The SNT: Kingussie to Fort Augustus

Just imagine having sloshy wet feet - CONSTANTLY.
In Which There is a Lot of Bog

Before I even did the West Highland Way back in 2018 I was researching the foreign landscape oddity known as bog, which my research told me could be potentially as dangerous as crossing a glacier. So worried was I that I even made a .pdf of how to cross bogs to read at my convenience on my phone and what to do if I fell into a bog’s version of a glacier’s crevasse, deep pits of muck which seem to be the reason for why bog bodies exist. I thankfully never encountered any such perilous patches of bog but I recommend that anyone intending to hike in a boggy country like Scotland read up on how to safely cross them. Better to at least have some knowledge!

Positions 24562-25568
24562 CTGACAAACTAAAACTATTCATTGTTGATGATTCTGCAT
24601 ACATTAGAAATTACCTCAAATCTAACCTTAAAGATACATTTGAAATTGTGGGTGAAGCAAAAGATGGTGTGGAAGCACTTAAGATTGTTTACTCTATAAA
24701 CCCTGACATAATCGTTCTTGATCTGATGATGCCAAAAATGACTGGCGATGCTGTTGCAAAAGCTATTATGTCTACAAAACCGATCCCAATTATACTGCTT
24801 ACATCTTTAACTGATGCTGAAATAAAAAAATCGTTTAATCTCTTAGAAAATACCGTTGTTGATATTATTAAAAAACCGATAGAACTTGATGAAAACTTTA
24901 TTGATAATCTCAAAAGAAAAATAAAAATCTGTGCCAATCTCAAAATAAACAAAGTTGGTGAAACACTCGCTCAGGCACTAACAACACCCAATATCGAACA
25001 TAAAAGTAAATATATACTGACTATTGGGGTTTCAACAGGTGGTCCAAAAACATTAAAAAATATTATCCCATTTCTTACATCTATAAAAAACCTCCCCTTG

The sum of what I discovered is that using my trekking pole as a probe to test ground ahead of me was something which I found extremely important and helpful in my decision making regarding where I should step. I always studied the ground ahead of me and did my best to step only where there was firm(ish) ground, usually upon tussocks of grass or heather. If there was a rock to step on then that was my preference and I avoided stepping in mud at all costs because it was slippery as heck. My Scottish friend Rem later told me to avoid the bright green patches of bog, something which I had been doing all along but hadn’t made a mental connection with. The ability to jump over nastier, deeper patches of soggy bog felt crucial and I later learned as well from Rem that the water in Scotland’s bogs is extremely acidic, which explains the quicker detioration of my poor Altras after I started encountering boggy country. The holes in my shoes are huge!